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NFL Lockout Ruling: Not Necessarily The End Of The World

In a surprise move today, the Eighth Circuit Court of Appeals issued its ruling in Brady v. NFL (PDF). The timing of the ruling is surprising given the fact that the two sides have apparently been making solid progress in their negotiations and a ruling for one side or the other might be construed as creating leverage for one over the other. The court ruled the lockout was legal, but the courts analysis and subsequent remand to the district court are not quite so black and white.

While the ruling allows the lockout to continue, the court has put the two sides in a position where either one could face significant trouble if they don't come to a settlement. First, the court only ruled that the lockout was legal according to the Norris-LaGuardia Act. The court did not address all of the league's defenses because the first one was enough. Accordingly, the court did not rule against the underlying antitrust lawsuit. The league claims the nonstatutory labor exemption immunizes them against antitrust suits.

The court would not rule on the antitrust issue and the decision from American Needle leaves the league somewhat susceptible to future antitrust suits. It doesn't meant the NFL would definitely lose such a suit, but it puts them in a precarious position. If the league lost such a suit and the lockout was ruled illegal, treble damages for antitrust suits could see the league paying the players upwards $12 billion or more.

The second issue surrounds the short term lockout itself. The court ruled the lockout legal as to current players, but they also ruled that the lockout might not necessarily apply to veteran free agents and rookies. The free agents and rookies are not under contract to any team and accordingly the court views them as "non-employees." The court stated that the lockout could conceivably be lifted in terms of signing these "non-employees" to contracts. That would mean the league could continue its lockout but would have to handle contract negotiations with free agents and rookies. That would also mean as soon as those players are signed, they're officially locked back out.

This is not something that will happen immediately. The appellate court remanded the case to Judge Nelson because they said she needs to hold a proper evidentiary hearing to decide whether the free agents and rookies would suffer a certain degree of undue harm. To impose a temporary injunction there must be irreparable harm. The hearing would be used to determine whether such harm exists. Of course, if Judge Nelson ruled for the players on this, the league would simply appeal it right back up to the Court of Appeals and we'd be back at square one.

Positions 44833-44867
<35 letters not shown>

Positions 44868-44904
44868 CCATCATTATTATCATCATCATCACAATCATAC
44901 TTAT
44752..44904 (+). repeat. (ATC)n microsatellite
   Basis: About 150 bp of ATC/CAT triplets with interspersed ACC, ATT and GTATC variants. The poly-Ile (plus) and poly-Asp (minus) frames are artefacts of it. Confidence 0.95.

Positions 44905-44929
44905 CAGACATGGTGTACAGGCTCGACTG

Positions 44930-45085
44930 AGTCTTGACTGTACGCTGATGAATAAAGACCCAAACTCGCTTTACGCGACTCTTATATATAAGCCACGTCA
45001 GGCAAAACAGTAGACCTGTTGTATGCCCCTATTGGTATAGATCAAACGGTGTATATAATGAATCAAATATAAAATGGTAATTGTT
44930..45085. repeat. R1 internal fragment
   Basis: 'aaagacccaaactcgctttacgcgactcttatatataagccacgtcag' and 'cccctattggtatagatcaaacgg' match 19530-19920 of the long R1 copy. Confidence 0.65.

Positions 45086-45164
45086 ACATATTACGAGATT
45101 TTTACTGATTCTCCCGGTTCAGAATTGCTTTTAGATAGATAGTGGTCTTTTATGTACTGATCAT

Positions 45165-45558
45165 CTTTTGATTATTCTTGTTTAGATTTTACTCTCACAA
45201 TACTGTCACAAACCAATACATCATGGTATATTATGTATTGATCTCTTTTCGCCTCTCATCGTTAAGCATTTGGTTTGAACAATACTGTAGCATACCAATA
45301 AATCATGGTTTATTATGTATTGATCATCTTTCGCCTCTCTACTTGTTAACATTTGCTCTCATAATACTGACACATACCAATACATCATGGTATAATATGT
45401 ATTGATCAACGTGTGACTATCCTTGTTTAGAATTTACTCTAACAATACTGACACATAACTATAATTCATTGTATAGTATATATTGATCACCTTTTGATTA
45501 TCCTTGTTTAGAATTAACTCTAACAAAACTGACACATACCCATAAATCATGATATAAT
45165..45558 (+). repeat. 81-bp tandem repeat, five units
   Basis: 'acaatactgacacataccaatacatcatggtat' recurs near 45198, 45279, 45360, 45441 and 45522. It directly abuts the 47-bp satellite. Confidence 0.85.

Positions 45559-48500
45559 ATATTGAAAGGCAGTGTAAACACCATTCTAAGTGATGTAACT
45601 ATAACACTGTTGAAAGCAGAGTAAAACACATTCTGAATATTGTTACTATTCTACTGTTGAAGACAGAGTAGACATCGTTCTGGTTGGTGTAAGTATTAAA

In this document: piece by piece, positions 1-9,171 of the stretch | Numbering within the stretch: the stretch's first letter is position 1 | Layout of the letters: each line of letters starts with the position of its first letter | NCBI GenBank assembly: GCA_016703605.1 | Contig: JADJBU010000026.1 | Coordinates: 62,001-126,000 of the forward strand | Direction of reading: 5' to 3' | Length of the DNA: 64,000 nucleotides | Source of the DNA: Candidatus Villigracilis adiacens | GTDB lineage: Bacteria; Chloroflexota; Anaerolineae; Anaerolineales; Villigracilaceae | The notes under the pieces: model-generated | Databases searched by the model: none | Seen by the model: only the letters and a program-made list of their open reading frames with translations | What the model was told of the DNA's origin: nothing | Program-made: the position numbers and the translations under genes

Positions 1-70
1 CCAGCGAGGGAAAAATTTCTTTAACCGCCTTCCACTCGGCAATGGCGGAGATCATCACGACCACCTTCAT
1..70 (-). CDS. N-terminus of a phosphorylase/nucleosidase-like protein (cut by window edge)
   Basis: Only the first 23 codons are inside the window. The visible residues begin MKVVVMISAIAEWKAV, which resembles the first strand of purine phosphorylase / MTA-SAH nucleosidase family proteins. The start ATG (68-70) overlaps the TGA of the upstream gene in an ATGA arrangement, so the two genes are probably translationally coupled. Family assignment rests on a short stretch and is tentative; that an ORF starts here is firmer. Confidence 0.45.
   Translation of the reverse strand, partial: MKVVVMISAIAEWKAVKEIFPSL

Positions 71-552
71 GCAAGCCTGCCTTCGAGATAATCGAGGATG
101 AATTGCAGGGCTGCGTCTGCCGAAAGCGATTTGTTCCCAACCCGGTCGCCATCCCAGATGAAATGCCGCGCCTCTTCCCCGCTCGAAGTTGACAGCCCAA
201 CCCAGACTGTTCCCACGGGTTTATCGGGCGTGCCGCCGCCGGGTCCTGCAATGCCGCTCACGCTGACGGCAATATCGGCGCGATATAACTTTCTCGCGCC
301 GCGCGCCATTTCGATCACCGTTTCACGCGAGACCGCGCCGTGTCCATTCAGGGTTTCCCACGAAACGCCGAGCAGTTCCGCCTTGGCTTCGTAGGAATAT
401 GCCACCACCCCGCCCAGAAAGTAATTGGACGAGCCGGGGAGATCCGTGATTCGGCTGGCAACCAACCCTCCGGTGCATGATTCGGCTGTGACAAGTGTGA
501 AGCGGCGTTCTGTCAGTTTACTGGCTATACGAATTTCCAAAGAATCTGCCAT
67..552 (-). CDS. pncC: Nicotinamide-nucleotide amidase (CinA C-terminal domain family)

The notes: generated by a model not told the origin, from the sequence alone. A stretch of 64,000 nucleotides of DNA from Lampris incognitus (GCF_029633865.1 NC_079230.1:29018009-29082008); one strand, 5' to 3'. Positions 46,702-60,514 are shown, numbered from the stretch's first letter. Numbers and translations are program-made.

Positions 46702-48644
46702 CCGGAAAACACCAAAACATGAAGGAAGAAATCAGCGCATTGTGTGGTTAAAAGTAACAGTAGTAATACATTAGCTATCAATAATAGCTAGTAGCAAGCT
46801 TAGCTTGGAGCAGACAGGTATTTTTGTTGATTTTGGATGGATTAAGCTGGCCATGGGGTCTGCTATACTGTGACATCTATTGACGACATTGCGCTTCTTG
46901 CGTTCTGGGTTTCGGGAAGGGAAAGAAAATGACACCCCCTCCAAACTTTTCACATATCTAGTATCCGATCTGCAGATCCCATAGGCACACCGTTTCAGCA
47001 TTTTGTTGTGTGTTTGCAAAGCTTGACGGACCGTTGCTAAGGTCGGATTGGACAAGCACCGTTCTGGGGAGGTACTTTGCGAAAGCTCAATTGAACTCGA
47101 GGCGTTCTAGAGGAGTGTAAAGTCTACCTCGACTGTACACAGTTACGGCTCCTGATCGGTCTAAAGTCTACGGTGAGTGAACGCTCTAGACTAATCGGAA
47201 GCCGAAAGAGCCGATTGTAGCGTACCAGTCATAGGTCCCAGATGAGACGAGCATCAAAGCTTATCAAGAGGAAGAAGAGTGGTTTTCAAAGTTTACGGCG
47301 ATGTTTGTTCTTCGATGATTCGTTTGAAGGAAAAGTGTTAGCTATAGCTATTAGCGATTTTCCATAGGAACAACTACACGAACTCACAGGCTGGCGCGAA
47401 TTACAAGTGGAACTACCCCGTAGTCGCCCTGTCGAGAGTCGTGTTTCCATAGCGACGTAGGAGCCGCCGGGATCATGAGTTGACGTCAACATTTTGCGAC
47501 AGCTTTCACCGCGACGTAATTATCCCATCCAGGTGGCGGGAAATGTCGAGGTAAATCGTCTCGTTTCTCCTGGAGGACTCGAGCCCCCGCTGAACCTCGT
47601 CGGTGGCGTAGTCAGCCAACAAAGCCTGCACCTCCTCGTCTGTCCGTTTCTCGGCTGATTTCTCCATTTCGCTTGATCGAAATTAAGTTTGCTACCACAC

Given all that, this decision seems to provide enough problems for both sides that it really is in both their best interests to settle this thing and get a CBA done. One of the judges said during the oral arguments that the court would hand down an opinion that would not please either side. This would seem to be such an opinion.

The players and owners have proclaimed they remain committed to the current negotiations. The next few days will give us a better idea of how committed they are to getting a deal done. Talks are done for today although this doesn't say whether negotiators are finished for the weekend or will be back at it tomorrow. Even if the negotiations cease for the weekend, the attorneys will be working to get more language figured out before negotiations pick back up on Monday.

On a somewhat related note, this past week I have taken on some additional responsibilities with SB Nation. The work includes some legal analysis across the network and also some general NFL coverage. I won't be leaving NN, but I will be doing a bit more work in addition to 49ers coverage. Thus far I've written that post about the lockout, I've begun providing coverage of the Roger Clemens perjury trial, and even some coverage of Gilbert Arenas' lawsuit against the reality show Basketball Wives. So thankfully my law degree won't be completely wasted.

Since my work will be spread around SB Nation, you can follow my activity across the network on my profile page. It gives me a chance to expand and write about other areas of interest. So basically, I'll be writing here, SB Nation Bay AreaSB Nation NFL, and across SB Nation on legal issues. But don't worry, I won't let it impact the coverage here at NN. Considering this was what got me in at SB Nation, it will always be at the forefront for me.